Take a look at pubsub on IPFS

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by Jeromy Johnson on 2017-05-17

We recently merged a simple, experimental pubsub implementation into IPFS. This
implementation is just a beginning. It is far from the performance and security goals
we will achieve in our long-term target. However, even this early implementation opens
the doors to several useful and interesting new applications.

In this post, I will point out some applications of this technology, show how to
get started started using ipfs pubsub, and discuss upcoming improvements.

Why pubsub?

Publish-Subscribe,
called ‘pubsub’ for short, is a pattern often used to handle events in
large-scale networks. ‘Publishers’ send messages classified by topic or content and
‘subscribers’ receive only the messages they are interested in, all without direct
connections between publishers and subscribers. This approach offers much greater
network scalability and flexibility.

Some applications include collaborative document editing, “dynamic” website
content, chat applications, multiplayer games, continuously evolving datasets,
and webservice workers passing around messages. It gives us ways to make IPFS fast
for large-scale networks such as datacenters, local area networks, and large p2p
applications. In the near future, IPNS records will be pushed over pubsub, allowing
lightning fast updates of peers’ IPNS entries. Peers could use pubsub to track the
head of a merkle-linked global log.

Getting started with pubsub for go-ipfs

Note: There is also a js-ipfs implementation of pubsub. Documentation will come soon.

First, you’ll need to enable the pubsub code. Make sure you’re running go-ipfs 0.4.5 or
above. Once you have that version of ipfs installed, start the daemon with:

> ipfs daemon --enable-pubsub-experiment

This will tell ipfs to create and enable the pubsub service. It also implies
that you will only be able to use pubsub with other peers who choose to enable
it.

To subscribe to the topic foo, run:

> ipfs pubsub sub foo

Now, any messages for the topic foo will print to your console.

To publish a message to the topic foo, open up another terminal and run:

> ipfs pubsub pub foo "hello world"

You should see “hello world” printed out in the first terminal. You can also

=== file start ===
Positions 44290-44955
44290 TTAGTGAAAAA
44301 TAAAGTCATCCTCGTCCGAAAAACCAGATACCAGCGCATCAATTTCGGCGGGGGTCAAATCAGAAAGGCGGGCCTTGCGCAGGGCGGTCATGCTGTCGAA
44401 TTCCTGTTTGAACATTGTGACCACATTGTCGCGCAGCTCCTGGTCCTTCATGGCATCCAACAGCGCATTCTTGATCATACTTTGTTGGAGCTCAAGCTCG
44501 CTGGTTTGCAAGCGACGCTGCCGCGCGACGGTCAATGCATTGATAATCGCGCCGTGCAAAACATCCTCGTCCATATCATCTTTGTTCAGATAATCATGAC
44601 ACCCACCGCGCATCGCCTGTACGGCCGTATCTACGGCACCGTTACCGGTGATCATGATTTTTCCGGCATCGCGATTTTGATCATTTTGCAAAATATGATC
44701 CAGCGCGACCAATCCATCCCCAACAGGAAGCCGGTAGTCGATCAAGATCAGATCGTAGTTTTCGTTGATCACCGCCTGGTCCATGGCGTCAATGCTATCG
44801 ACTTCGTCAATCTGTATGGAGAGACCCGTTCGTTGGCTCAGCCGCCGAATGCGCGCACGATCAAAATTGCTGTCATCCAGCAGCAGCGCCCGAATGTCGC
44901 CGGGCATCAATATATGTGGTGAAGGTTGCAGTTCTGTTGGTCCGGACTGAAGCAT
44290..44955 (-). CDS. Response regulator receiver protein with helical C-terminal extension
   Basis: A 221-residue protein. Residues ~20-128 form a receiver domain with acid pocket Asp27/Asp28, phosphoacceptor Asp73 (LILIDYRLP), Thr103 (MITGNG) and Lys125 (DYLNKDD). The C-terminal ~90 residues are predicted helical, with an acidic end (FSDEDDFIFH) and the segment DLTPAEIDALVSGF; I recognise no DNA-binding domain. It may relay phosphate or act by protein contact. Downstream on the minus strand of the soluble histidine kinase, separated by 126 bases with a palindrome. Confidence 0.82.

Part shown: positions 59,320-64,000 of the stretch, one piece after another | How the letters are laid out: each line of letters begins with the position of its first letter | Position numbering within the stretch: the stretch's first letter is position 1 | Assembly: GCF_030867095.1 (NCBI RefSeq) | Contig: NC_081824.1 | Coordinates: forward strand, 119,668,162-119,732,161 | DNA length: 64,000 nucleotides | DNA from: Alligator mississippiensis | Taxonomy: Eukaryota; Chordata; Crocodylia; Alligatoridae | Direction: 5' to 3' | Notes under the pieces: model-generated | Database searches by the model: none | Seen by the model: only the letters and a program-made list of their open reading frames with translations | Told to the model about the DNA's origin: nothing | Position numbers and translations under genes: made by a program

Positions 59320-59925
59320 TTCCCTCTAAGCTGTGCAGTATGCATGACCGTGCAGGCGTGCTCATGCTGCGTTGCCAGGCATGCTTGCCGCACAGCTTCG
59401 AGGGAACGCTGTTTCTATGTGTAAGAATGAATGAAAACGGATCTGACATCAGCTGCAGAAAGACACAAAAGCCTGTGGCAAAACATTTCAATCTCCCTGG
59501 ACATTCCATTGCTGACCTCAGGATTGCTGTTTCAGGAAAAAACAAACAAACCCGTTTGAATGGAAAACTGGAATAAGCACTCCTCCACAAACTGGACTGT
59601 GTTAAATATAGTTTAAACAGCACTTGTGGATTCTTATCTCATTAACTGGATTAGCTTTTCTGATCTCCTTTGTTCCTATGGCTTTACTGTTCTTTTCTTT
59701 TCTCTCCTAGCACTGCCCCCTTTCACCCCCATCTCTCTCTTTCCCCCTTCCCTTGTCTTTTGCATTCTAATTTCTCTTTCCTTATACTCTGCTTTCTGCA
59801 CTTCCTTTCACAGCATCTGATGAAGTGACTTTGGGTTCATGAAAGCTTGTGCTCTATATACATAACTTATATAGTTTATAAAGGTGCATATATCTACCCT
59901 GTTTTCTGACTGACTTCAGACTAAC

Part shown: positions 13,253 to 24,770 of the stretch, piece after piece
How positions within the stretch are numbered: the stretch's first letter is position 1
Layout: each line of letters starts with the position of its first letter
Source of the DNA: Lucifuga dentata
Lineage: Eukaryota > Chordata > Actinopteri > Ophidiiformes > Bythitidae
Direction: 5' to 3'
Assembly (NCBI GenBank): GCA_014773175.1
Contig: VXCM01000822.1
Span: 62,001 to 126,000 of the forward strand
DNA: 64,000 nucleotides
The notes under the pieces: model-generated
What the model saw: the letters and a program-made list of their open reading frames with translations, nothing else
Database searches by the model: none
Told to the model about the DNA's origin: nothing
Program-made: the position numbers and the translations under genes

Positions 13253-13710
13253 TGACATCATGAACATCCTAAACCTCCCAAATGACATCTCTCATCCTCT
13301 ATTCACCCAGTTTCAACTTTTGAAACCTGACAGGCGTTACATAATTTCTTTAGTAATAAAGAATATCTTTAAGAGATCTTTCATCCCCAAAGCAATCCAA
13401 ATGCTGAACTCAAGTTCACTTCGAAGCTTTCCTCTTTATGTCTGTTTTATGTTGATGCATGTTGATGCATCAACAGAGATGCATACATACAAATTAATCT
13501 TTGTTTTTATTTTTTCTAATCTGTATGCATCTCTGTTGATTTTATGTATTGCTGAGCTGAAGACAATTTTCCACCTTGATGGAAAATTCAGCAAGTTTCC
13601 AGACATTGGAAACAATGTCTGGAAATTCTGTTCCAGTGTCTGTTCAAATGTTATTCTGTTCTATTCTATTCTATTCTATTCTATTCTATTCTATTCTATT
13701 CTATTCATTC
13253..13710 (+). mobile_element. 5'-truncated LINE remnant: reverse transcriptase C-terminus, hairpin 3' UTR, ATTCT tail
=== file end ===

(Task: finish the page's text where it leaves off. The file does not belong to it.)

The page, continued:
run the pub command on any other connected ipfs node and your node will
receive the message. Messages are routed through connected, subscribed peers.
This means that if peers A, B, and C are all subscribed to foo, A is connected
to B, and B is connected to C, but A is not directly connected to C, A will
still receive messages that C published to foo through B. This can be very
useful for routing messages in networks with poor NAT traversal or otherwise
suboptimal connectivity.

To see all peers with pubsub enabled, check the output of:

> ipfs pubsub peers

To see all the topics you are currently subscribed to, run:

> ipfs pubsub ls

Pubsub in the wild

As an example, we have integrated pubsub into Orbit.
This allows Orbit to provide a fully distributed, peer-to-peer chat without any
server anywhere. We are also actively working to put Conflict-Free Replicated Data
Types (CRDTs) on IPFS pubsub using libraries like Y.js and swarm.js.

Together, pubsub and CRDTs open new doors for collaborative editing of distributed
content. We are working with @edsilv and
@aeschylus to prepare a demo of IPFS in two
IIIF image viewers
#240. This will showcase how to
collaboratively annotate images from repositories dispersed around the world.
The demo will take place at the IIIF 2017 Conference in The Vatican.
We will publish a video of the demo, along with all of the code.

What’s next?

The next two areas of focus for IPFS pubsub are authentication and message routing.

Currently, any peer can publish to any pubsub topic. We plan to implement an
authenticated mode for pubsub topics, where only authorized peers — those given a
cryptographic key or capability — can publish messages. We are still working out
the sharing and capability granting model.

After that, we plan to improve message routing. The current routing algorithm
floods messages to every subscriber, resulting in some peers receiving the same
message multiple times. We affectionately call this approach “floodsub”. We plan
to replace it with a more efficient routing algorithm, which will go a long way
towards reducing overhead and improving scalability.

Please note that this is a simple first-blush implementation of the technology.
It has known limitations that we will address in future iterations. As it is
today, the pubsub implementation can be quite bandwidth intensive. It works well
for apps with few peers in the group, but does not scale. We have designed a more
robust underlying algorithm that will scale to much larger use cases but we wanted
to ship this simple implementation so you can begin using it for your applications.

Enjoy!

All that said, we hope you give ipfs pubsub a try. You can head over to the
Discussion Forum to ask questions, get help,
or simply let us know how it goes.

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